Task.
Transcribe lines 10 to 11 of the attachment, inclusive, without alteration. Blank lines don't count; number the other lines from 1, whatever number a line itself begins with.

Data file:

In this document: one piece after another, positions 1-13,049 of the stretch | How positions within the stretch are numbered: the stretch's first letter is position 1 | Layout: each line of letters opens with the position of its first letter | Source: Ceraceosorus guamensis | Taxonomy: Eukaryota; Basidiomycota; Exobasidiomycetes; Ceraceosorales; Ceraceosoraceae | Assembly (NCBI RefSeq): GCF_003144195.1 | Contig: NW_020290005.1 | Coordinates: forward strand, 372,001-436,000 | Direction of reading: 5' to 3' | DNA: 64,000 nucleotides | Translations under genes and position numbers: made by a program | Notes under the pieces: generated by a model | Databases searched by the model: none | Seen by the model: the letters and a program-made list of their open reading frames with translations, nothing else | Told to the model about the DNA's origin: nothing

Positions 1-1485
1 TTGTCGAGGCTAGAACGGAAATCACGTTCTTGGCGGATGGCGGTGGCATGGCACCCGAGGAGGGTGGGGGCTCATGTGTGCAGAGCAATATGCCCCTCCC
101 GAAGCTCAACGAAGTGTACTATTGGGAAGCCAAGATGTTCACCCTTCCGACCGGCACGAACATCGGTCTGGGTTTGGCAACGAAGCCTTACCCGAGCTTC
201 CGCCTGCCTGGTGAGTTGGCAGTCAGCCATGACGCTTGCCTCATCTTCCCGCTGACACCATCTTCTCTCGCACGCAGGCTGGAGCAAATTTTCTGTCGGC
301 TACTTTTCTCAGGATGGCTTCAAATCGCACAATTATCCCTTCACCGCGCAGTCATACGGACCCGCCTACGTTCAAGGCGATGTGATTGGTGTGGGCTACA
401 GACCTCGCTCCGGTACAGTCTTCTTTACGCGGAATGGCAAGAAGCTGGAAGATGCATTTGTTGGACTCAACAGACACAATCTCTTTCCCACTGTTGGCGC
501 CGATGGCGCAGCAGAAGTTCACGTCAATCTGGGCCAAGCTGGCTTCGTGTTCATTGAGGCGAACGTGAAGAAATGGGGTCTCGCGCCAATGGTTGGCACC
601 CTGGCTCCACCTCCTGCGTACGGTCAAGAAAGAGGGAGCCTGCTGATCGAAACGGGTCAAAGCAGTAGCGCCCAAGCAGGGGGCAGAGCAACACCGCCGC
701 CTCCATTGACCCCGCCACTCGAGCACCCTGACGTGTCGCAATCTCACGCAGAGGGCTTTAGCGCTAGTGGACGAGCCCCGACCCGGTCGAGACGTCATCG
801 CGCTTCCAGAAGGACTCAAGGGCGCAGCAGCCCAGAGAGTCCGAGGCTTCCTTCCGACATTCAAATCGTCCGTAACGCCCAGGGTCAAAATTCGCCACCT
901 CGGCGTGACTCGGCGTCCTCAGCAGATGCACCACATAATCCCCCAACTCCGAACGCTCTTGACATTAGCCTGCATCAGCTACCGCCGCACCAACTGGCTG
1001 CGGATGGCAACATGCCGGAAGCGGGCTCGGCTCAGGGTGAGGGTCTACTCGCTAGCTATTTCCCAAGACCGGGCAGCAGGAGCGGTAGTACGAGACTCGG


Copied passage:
701 CTCCATTGACCCCGCCACTCGAGCACCCTGACGTGTCGCAATCTCACGCAGAGGGCTTTAGCGCTAGTGGACGAGCCCCGACCCGGTCGAGACGTCATCG
801 CGCTTCCAGAAGGACTCAAGGGCGCAGCAGCCCAGAGAGTCCGAGGCTTCCTTCCGACATTCAAATCGTCCGTAACGCCCAGGGTCAAAATTCGCCACCT